Strategies for identifying and managing risk exposure

Justin Hook, Senior Director, Portfolio Manager, Legal & General, discusses how allocation to capacity-challenged areas fits into an insurance investment portfolio.

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Justin Hook, Senior Director, Portfolio Manager, Legal & General.

Andrew Putwain: How are you thinking about risk exposure in 2024 – and how does it differ from strategies in 2023 and earlier? How has the equation shifted amidst inflationary conditions? 

Justin Hook: Yields were much lower coming into 2022, ahead of the US Federal Reserve’s 11 consecutive rate hikes. This meant that investors had to dip into lower-quality or higher risk assets to maintain the yield advantage and income targets they were looking to achieve. That changed towards the end of 2023 as all-in yields started to look much more attractive across higher quality assets.

So, the shift now is focused more on higher quality. Spreads across US Corporate credit have compressed to post-COVID tights and you’re not getting paid to drop down to lower quality assets. As a result, investors are evaluating opportunities within the private markets as we see a shift across credit and more infrastructure to capture the risk diversification and unique characteristics there. That’s where we’re seeing opportunities throughout 2024.

"Following the regional banking crisis in March of 2023,
CRE came under tremendous pressure."

The resilience of capital markets in 2023 was pretty phenomenal and was predicated on continued strong consumer spending and a robust labour market. The markets weren’t as stressed as anticipated going into 2024 because 2023 was one of the longest telegraphed recession years that didn't happen.

We also saw markets continue to perform well outside of some stress areas such as commercial real estate (CRE). That’s an area where you want to make sure you're sharpening your pencils. It's a matter of delineating between an overall sector allocation and focusing on specific property types and geographies within that sector. 

Following the regional banking crisis in March of 2023, CRE came under tremendous pressure. Office, in particular, is one of the ones that's most stressed – facing not only cyclical challenges but also secular headwinds. Other property types of CRE are facing pressure as well due to their association with the office sector. While commercial mortgage-backed securities (CMBS) spreads have benefited from strong Year-to-Date (YTD) tightening, they remain under pressure and there are opportunities to invest in higher quality properties at attractive spreads– and to be the lender that steps in and provides liquidity.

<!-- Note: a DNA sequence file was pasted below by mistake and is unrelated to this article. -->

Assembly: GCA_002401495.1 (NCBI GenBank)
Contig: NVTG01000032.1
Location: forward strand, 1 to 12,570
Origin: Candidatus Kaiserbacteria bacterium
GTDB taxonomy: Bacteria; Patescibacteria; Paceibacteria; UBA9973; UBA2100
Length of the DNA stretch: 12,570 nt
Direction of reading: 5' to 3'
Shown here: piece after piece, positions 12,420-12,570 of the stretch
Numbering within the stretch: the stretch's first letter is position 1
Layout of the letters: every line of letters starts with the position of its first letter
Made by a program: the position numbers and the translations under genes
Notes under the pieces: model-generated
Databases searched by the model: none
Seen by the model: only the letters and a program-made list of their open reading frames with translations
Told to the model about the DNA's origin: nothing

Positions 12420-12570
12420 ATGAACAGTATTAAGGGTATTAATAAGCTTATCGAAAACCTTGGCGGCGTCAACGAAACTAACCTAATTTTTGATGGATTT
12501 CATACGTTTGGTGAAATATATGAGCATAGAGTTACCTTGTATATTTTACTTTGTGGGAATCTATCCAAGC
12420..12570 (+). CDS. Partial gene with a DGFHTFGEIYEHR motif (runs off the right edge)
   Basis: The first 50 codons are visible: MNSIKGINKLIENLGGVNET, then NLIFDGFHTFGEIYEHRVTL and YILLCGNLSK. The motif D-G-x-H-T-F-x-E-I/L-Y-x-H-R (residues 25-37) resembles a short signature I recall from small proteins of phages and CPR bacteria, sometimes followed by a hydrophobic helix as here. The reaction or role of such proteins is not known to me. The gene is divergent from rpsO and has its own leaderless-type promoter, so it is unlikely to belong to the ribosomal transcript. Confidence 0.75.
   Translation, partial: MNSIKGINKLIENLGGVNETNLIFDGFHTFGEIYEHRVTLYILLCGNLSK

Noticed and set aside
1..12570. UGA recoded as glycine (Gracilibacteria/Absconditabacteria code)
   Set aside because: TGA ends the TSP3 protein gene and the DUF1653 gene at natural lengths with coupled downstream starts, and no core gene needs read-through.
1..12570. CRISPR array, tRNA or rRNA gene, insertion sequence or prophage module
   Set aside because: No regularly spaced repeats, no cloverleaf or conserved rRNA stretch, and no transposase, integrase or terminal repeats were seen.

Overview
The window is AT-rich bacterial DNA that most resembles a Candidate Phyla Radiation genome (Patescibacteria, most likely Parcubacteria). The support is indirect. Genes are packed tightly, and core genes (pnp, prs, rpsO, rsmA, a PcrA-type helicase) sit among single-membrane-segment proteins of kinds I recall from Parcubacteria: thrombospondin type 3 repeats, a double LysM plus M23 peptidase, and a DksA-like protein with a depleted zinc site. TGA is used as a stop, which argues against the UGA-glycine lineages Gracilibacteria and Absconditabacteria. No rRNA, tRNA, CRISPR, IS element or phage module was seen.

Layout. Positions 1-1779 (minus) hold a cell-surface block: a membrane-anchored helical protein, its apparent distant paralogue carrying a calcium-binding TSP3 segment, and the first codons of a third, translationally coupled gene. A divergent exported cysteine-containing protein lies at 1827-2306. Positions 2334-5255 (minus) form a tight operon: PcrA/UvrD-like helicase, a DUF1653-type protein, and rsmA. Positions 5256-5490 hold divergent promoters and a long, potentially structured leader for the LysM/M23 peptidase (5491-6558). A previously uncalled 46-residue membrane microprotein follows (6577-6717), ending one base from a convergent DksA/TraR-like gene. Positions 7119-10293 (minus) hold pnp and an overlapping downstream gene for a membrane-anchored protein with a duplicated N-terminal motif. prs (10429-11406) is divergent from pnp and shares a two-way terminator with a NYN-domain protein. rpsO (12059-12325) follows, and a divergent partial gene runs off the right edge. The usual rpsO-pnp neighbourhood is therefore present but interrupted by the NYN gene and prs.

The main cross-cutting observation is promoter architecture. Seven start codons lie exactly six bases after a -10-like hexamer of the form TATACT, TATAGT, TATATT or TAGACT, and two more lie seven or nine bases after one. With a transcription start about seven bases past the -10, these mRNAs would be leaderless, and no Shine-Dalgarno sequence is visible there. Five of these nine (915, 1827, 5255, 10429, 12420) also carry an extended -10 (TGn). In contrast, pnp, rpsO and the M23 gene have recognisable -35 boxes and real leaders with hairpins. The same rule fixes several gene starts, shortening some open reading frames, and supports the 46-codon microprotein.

Andrew: Where are you allocating capital in 2024, and how are you thinking about jurisdictions that are viewed as capacity-challenged? Is there appetite there?

Justin: Insurers such as us that have longer-dated illiquid term life and group annuity liabilities are in a great position to invest in these more capacity-challenged sectors to take advantage of the structural dislocation that we're seeing there and the wider spreads.

They can also take advantage of the structural benefits that you receive within private markets to capture that illiquidity premium, whereas others might not have the flexibility to participate. 

There are attractive opportunities across investment grade private credit, first lien senior-secured commercial mortgage loans, and infrastructure project finance debt too.

"Within the challenged markets, insurers should take a high-level view
in navigating those capacity-constrained areas."

There continues to be attractive spreads across asset classes with strong credit protections that provide diversification as we think holistically about portfolio positioning. Insurers should continue to focus on sourcing high quality assets in private markets given where we are in the economic cycle. Market conviction around a “soft landing” has caused risk assets to have strong performance YTD and as such selectivity is key as you assess attractive risk and capital adjusted opportunities in private assets.

Within the challenged markets, insurers should take a high-level view in navigating those capacity-constrained areas. I’d suggest utilising a more pragmatic approach to risk management by designing an overall framework that maps out exposures broadly across asset classes and geographies and then setting specific risk appetites based on a blend of valuation, underlying fundamentals, and integration of climate-specific considerations – which help inform investment decisions.

I would also highlight that the starting point matters and plays a crucial role depending on which jurisdiction you're looking to invest in. Sticking to a robust framework for risk appetites can help dictate how you appropriately utilise the risk budget in terms of investment opportunity.

Andrew: When it comes to managing portfolio risk in H2 2024, what should insurers be most concerned about – for example, specific market dynamics, asset class performance, constrained resources, etc?